Tit for tat and trouble yet again
EVERY TIME that West Indies cricket appears to make a move forward, something happens to dampen the spirit around it.
There always seems to be a fight between the board and the players, especially the senior players. It is as if one is using the new-found achievement, or the flicker of a good performance, to show the other who is the boss.
It seems as if the fight is to keep the other one in its place, and it appears as if it does not matter to them what happens to West Indies cricket.
The latest war clouds came with the announcement of the central contracts for West Indies players for 2016-17 and the board’s decision not to offer an ‘A’ contract to anyone but instead to offer a ‘B’ contract to only two, and to offer ‘C’ contracts to the other 10 contracted players.
The only two players offered ‘B’ contracts were Kraigg Brathwaite and Marlon Samuels.
Despite a financial problem, it seems strange that the board chose to offer only 12 contracts to the West Indies team, and it seems strange also because 11 players make up the team; the team plays in three types of tournaments – Test, One-day, and T20; and the players for each team change ever so often.
What has become of, or what will become of, players like Denesh Ramdin and Kemar Roach?
It also seems strange that despite the apparent fairness of the situation, the board chose not to offer ‘A’ contracts to any of the players – possibly to Marlon Samuels, its senior player; to Darren Bravo, arguably its best batsman recently; to Kraigg Brathwaite, its sheet-anchor batsman; to Jason Holder, the captain of the team; and to one like Devendra Bishoo.
‘C’ GRADE CONTRACTS
It seems strange, though it is probably justified based on consistency, that the West Indies team, once the best in the world, the team that everybody, or almost everybody, said would be back on top by now, or near to the top, is made up of players fit for only ‘C’ grade contracts.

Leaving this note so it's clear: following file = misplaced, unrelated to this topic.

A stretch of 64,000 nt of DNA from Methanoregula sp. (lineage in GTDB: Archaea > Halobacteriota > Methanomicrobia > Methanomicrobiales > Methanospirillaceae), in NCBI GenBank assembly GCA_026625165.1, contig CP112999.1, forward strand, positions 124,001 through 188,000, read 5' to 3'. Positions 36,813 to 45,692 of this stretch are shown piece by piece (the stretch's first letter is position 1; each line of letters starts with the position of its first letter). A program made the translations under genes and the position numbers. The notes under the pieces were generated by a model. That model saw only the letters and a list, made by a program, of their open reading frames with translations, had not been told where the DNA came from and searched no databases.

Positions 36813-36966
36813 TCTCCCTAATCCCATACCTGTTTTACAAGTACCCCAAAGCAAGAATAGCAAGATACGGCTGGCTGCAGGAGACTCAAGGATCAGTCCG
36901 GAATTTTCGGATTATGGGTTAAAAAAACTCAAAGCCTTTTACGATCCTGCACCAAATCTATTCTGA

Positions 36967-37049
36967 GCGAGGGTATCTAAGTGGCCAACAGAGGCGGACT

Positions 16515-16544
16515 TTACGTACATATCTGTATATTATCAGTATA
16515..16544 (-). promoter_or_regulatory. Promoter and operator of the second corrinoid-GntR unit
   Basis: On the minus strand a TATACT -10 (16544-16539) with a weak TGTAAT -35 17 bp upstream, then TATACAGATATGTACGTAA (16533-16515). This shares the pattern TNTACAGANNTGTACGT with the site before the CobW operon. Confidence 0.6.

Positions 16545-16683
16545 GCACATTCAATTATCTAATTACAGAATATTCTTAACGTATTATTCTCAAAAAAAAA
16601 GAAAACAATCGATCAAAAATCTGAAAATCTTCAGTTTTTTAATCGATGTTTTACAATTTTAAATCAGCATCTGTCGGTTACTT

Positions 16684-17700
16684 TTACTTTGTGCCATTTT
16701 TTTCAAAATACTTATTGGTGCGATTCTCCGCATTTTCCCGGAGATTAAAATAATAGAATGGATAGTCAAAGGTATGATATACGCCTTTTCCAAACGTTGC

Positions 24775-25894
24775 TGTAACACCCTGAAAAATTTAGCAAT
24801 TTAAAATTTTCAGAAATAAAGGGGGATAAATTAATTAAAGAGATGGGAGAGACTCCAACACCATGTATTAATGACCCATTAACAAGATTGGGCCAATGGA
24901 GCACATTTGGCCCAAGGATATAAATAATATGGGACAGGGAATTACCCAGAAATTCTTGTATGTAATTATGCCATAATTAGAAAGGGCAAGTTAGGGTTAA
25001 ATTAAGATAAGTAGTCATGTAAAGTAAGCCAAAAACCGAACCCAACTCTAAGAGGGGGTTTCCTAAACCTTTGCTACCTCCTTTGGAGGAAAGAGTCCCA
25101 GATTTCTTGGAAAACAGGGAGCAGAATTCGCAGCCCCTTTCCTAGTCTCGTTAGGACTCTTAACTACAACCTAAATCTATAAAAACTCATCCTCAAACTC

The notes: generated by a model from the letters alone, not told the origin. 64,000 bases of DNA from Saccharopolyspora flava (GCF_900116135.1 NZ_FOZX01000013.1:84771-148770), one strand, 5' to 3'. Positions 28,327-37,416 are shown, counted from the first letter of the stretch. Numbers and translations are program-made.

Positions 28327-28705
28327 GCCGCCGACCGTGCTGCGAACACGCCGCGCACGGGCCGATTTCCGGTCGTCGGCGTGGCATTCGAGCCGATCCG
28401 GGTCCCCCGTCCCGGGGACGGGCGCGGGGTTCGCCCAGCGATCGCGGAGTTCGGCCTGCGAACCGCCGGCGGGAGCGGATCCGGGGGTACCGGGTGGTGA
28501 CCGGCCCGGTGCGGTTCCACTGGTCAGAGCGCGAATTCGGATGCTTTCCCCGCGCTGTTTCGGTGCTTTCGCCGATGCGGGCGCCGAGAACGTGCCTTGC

Dave Cameron, the president of the board, has tried to clear up any misunderstandings over Bravo’s contract, however.
In a release on the matter, Cameron said: “It is explicit. If your averages are not above a certain level, it tells you what contracts you will get. It is very, very difficult. His (Bravo’s) averages over the past two years have been declining, so what do you do? Reward poor performances, or do you encourage him to get better?”
He continued:”If you keep giving him ‘A’ contracts, then what is the motivation to get better?”
Cameron may be right, in a way, especially remembering Samuel’s recent Test performances, if he can answer why, if current performance is really worth much more than past performance, Samuels was offered a ‘B’ contract against Bravo’s ‘C’ contract for 2017.
Maybe the offer was based upon Samuels’ invaluable innings in the final of the T20 world championship, and probably forgetting their respective batting averages, and especially so, Bravo’s brilliant century against Pakistan recently.
It is said today that sport is business, and big business at that. Sport, however, is sport. Performances come and performances go, and maybe the best way to deal with payment in sports today is the way it used to be dealt with, certainly in the West Indies, and in football.
Once you have made your name, you never lose pay or money. You get paid for who you are, or for what you used to be, not really for what you do, at least not per match or per season.